Since June 2015, Greytown prices have increased by 25.8 per cent. PHOTO/GETTY IMAGES
Greytown’s property market has made Wairarapa history by clocking in as the first of its towns to reach a median house value of half a million dollars.
National data collected by state-owned Quotable Value shows that the South Wairarapa town has been sitting at over $500,000 since the end of June this year, and it doesn’t appear to be waning.
The median house value increased from $501,200 in June this year to $504,550 at the end of August.
Since June 2015, Greytown prices have increased by 25.8 per cent — more than $100,000 — from $398,300 to $501,200.
It was just above that of Wellington’s Te Aro city centre suburb which had hit $501,100.
The median house price is the midway point of all the houses sold at market price over a set period.
House prices have shot up more than 20 per cent in two years across other Wairarapa towns, the QV Quarterly Analysis figures show.
Featherston has experienced the region’s biggest jump in median price change between June 2015 and June 2017, up 41.4 per cent — from $193,950 to $274,300 – that’s $81,650.
Prices increased slightly to $278,950 in August this year.
Other large median house price increases in the region include Carterton with a 25.9 per cent rise in the two years to June this year, jumping from $271,300 to $341,500.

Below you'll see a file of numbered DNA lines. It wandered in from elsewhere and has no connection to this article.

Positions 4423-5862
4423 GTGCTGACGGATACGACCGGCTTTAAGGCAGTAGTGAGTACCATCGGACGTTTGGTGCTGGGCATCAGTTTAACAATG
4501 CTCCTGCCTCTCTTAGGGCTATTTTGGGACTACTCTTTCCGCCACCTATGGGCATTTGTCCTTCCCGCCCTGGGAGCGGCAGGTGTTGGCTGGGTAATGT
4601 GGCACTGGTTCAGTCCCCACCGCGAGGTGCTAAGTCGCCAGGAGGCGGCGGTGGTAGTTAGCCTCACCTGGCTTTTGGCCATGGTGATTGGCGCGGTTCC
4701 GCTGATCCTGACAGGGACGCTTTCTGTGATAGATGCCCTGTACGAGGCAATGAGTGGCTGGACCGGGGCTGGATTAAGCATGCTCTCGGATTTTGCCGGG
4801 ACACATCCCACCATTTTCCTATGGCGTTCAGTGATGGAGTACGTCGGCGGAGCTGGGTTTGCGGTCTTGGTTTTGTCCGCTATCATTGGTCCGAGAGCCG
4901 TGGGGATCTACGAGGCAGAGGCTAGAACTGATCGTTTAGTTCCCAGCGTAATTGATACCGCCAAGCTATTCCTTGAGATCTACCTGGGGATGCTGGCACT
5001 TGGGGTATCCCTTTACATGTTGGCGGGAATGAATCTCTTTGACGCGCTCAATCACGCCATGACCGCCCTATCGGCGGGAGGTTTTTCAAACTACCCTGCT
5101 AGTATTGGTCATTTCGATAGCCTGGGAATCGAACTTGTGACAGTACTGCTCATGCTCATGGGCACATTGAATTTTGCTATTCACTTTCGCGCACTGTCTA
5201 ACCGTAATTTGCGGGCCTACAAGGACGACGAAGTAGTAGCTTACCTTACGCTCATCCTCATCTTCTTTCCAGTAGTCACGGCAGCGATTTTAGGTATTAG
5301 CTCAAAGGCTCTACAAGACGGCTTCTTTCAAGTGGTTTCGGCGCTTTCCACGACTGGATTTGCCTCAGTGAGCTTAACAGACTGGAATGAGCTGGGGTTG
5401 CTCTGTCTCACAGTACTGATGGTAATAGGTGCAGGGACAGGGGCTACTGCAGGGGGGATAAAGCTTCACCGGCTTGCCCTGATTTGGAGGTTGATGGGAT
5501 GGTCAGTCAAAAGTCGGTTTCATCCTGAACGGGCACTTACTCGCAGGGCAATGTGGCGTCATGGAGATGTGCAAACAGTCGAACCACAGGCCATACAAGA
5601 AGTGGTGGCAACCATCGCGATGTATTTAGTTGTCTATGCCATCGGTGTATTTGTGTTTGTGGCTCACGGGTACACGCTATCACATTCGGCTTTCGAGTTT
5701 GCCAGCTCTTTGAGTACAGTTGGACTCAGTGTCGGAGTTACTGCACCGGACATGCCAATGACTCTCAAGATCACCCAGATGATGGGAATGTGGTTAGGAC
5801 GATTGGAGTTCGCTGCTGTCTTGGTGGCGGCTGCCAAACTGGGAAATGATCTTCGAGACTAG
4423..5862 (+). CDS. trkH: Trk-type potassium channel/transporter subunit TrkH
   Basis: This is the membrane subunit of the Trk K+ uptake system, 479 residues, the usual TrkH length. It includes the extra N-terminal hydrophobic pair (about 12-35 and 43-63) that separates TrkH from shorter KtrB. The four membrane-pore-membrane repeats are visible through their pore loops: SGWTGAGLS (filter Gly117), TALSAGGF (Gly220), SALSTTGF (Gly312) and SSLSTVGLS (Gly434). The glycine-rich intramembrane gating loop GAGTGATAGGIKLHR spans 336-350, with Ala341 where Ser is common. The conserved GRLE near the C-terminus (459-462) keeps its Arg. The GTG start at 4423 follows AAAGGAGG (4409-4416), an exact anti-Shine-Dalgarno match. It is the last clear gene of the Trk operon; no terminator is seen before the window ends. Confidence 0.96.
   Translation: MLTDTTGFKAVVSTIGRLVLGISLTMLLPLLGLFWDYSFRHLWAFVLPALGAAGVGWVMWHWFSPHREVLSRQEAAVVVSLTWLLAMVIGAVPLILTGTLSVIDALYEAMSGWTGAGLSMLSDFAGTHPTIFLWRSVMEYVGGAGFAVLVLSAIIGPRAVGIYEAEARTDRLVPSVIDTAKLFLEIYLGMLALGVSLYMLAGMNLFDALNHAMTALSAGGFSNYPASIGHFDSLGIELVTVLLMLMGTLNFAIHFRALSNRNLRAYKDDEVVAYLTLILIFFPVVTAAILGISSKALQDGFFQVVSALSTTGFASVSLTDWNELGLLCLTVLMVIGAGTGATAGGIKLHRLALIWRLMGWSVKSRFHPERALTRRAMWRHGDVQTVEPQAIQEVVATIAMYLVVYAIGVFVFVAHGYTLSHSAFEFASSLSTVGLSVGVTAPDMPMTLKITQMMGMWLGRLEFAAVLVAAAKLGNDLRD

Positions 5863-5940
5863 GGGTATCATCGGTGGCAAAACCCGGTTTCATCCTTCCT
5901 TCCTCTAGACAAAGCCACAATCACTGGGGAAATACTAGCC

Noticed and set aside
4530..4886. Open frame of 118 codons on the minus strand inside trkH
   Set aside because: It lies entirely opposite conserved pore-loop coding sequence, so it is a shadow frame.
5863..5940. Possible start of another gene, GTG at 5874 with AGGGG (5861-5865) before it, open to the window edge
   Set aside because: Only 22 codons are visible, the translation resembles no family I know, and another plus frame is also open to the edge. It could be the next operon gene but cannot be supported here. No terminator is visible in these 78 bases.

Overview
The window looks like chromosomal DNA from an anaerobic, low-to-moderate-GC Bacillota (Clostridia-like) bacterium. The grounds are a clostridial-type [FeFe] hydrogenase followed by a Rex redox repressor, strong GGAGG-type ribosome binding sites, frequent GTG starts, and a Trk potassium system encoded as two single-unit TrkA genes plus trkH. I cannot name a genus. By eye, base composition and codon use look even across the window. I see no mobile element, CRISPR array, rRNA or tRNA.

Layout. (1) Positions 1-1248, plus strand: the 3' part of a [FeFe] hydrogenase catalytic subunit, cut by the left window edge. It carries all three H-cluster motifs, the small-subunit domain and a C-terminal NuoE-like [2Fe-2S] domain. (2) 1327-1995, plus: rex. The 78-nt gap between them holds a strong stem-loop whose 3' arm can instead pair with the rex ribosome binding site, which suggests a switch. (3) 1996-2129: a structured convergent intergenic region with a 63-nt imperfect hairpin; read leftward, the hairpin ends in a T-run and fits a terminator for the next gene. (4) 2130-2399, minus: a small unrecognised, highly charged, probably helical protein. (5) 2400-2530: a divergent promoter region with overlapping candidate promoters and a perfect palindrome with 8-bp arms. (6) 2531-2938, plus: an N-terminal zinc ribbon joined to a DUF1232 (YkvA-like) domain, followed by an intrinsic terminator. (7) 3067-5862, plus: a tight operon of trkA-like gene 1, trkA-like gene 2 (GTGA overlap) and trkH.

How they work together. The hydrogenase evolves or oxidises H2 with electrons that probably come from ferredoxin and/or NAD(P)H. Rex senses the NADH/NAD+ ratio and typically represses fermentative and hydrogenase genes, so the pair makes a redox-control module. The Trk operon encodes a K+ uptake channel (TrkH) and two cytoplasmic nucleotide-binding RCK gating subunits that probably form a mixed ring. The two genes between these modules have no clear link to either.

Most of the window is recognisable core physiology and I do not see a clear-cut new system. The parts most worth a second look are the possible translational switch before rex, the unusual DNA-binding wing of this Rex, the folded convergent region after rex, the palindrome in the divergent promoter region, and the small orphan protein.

Martinborough has seen a 23.9 per cent increase over the same period jumping from $363,350 to $450,150.
Masterton, as well as the Lansdowne and Solway areas, have all risen more than 20 per cent in the two-year period.
Masterton has jumped 26 per cent from $225,350 to $284,000, and Lansdowne saw a 24.8 per cent increase from $256,350 to $319,800. Solway jumped 26.2 per cent from $239,350 to $302,100.
Property Brokers Wairarapa manager Guy Mordaunt said buyers would be hard pushed to find a house in Greytown for less than $400,000 now.
“Greytown is trendy, and is very small, and I think the thing with Featherston is that it is on the up so it has new vibes that keeps it going.”
“Greytown is an expensive place but has done huge things for Featherston [prices],” Mr Mordaunt said.
“You can’t afford to buy a property in Upper Hutt, and Greytown and Martinborough, so you have to buy in Featherston.”
Between Wellington and Eketahuna, it was the cheapest place to buy and live in, he said.
Every single house Property Brokers had sold in Featherston in the past year had been to people coming into the region, and about 97 per cent of them were from Wellington, he said.
While it was a positive for the region in terms of population growth and the arrival of new money into the region, the negative side was a decline in the number of rental properties.
The increase in prices was due to supply and demand – the number of houses for sale is so low that there are more buyers competing for a property. This was driving prices up.
“Stock around New Zealand is the lowest it has ever been — that’s keeping the Wairarapa market buoyant,” he said.
QV registered valuer David Cornford said the region, especially South Wairarapa, had seen solid growth over the past six months.
The growth was being driven by a combination of buyers wanting lifestyle change and first home buyers looking for affordable housing.
South Wairarapa towns were key drivers in the region’s buoyant market, he said.